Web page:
since his analysis does not deal in any comprehensive manner with the material aspects of musical life in Ireland over the period surveyed. 2003. in spite of these and other musicologists’ shared critique of nationalist ideology it seems that the greatest level of engagement with ‘national’ music occurs in the classical sphere. 2001). White’s work reads more as a cultural theory than as a cultural history. from some musicological perspectives the dominant ideologies of nationalism and colonialism come to be regarded as inhibiting factors in the development of music in Ireland. 2007) argues that the emblematic status of Ireland’s traditional music has actually impeded the development of music (by which White means classical or art music) in the country. whereas this is something I have yet to experience at a traditional or popular music event. The engagement of classical music interests with national issues is perhaps most vividly displayed in advocacy for music education. White does not apply a similar critique to the underlying assumptions and institutional structures of classical music practices in Ireland and elsewhere (for example. consumption and distribution where national identity may be articulated or contested in more complex ways. Richard Pine (1998.19 Common to much of this work is a reflexive awareness of the role that ideology can play in constructions of national identity and music. At the same time. 2005. Arguably. 2005.14 ThE IRIShNESS oF IRISh MUSIC overall approach is to interrogate essentialist as well as anti-essentialist views of Irishness and music. particularly those drawn from popular music studies. It is somewhat ironic that.18 The past two decades have seen the emergence of a significant corpus of Irish musical studies encompassing various analytical perspectives on a broad range of domestic-produced music. harry White (1995. 2005) and Joseph Ryan (1995. music does not generally feature in the mainstream of Irish studies. 2005) and Smyth (2004a. Wexford Festival Opera being a high-profile example. For example. notably. symposia and other forms of debate. by comparison with other cultural areas. Throughout his substantial contribution to Irish musical studies. At no time was this more apparent than at the Music This follows a strategy employed by McLaughlin (1999). 20 Zuk (2004) questions White’s rather pessimistic portrayal of classical music production in Ireland over the past two centuries. 1998a and 1998b. 2003). 2007) have argued. Collectively. 2002. and as both White (1998a and 1998b. I have on several occasions witnessed the playing/singing of the national anthem at classical music concerts.20 Post-colonial and revisionist approaches also feature in the theories of others writing with what might be described as classical music sensibilities. 2003. interpret other sites of contemporary music production. While this presents an original and compelling ideology-critique of revivalist and other cultural-political movements. the ideological construct of musical autonomy). Axel Klein (1997. 19 18 . through publications. these writers can be said to contribute to an overarching modernist critique of ‘national’ (and by implication. ‘traditional’) conceptions of Irish music. 2001. Alternative perspectives.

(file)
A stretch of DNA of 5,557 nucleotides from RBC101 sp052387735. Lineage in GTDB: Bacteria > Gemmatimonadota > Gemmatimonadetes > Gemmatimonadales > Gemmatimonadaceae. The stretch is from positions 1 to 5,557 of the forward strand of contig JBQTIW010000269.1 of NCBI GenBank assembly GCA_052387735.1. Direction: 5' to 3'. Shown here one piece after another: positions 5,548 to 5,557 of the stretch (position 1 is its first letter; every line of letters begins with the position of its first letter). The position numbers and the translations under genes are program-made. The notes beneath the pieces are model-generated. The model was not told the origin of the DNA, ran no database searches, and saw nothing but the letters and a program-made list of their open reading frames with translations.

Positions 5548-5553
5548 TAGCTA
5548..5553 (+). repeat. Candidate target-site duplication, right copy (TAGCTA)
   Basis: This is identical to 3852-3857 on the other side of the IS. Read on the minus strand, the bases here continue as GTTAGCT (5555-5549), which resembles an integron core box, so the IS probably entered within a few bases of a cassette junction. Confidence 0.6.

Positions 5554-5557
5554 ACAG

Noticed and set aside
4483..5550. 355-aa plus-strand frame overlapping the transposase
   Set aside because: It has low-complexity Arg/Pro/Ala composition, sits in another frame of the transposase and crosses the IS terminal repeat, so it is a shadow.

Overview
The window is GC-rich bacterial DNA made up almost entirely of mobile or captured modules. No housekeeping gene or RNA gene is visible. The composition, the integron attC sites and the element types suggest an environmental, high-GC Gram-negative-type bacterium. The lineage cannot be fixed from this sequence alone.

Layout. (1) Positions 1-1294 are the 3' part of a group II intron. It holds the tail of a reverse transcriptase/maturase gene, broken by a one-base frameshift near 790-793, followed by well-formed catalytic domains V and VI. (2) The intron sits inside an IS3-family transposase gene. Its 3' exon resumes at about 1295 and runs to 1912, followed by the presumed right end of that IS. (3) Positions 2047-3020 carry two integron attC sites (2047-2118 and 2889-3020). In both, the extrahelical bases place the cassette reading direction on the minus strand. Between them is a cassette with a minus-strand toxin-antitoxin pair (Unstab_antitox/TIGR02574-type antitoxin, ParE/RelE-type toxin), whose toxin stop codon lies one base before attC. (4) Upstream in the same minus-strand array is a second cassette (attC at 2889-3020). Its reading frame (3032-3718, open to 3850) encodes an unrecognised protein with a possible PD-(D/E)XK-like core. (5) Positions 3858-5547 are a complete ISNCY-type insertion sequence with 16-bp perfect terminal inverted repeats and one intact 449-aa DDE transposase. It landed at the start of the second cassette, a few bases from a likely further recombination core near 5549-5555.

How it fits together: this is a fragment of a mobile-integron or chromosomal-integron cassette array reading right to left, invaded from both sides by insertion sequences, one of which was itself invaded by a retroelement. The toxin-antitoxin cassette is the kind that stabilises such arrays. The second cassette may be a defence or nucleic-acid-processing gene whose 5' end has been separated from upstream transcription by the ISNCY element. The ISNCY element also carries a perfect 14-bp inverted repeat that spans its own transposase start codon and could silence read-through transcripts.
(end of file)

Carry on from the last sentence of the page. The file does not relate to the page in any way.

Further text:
the ideological underpinnings of international rock and pop genres and. the broadcasting of popular music was actively discouraged and in some instances censored by state authorities (Gibbons. 1997. there is to date no comprehensive history of popular music in Ireland that deals with any period prior to the country’s economic expansion from the 1960s onwards.21 And yet. a general tendency in Irish musicological studies can be noted whereby the idea of popular music as a distinct category appears to be omitted from grand historical narratives (smyth. the ensuing MenD report (heneghan. Even where the focus is on the last 50 years or so. international popular culture movements afforded through technologies of mass mediation. 21 . 1998. related to this. 2001. 2004). most musicological studies purporting to engage with Irish musical identities either ignore domestic popular music or at best regard a limited number of artists as a phenomenon of international success. 2002) would propose a dual content of classical and traditional music. the cultural-national milieux in which domestic music production takes place. Marie McCarthy (1999) maps the relationships between different modes of music transmission amongst various ‘subcultures’ in Irish society (see also McCarthy. 2005: 2–3). on one side. 1996: 70–81). the ‘burden of representation’ (1999: 103) that is often carried by Prior to the 1960s. noel Mclaughlin (1999) discusses the interplay between.ToWaRDS aN INTERPRETIvE FRaMEWoRk 15 Education National Debate (MEND) hosted by the Dublin Institute of Technology in 1995–96. many sectors of the population would have had access to external broadcasts. Similar to White’s analysis of the ideological struggles facing the development of Irish classical music. the bulk of this literature has not considered more recent ideological expressions of economic national identity and the implications that these may have for all types of music produced in Ireland. although her analysis for the most part does not address the potential significance of popular music practices and subcultures. In another history of Irish music. While Ireland of the nineteenth and most of the twentieth century could be described as more agrarian and by extension less industrialized than other parts of Western Europe. McCarthy’s work presents a balanced evaluation of the contesting claims of folk and high art ideologies in the evolution of Irish musical and national identities. In taking this approach she avoids a tendency amongst some Irish musicologists to reify musical-national ideologies without due regard to the complexity of socio-historical factors involved. on the other side. seemingly pluralist in its brief. While this obviously curtailed the extent to which international popular music was transmitted. 1995. with the latter clearly in the role of second fiddle to the interests of a conservatoire-led conception of Irish music education. Mclaughlin problematizes the emblematic status of traditional music and. Indeed. recordings and publications (sheet music). while virtually all critical studies of Irish musical culture to date have either explicitly or implicitly employed the ideal-type constructions of civic and ethnic national identities. it nonetheless contained socially stratified urban populations that were not cut off from the successive. related to this. In his study of popular music and national identity in Ireland.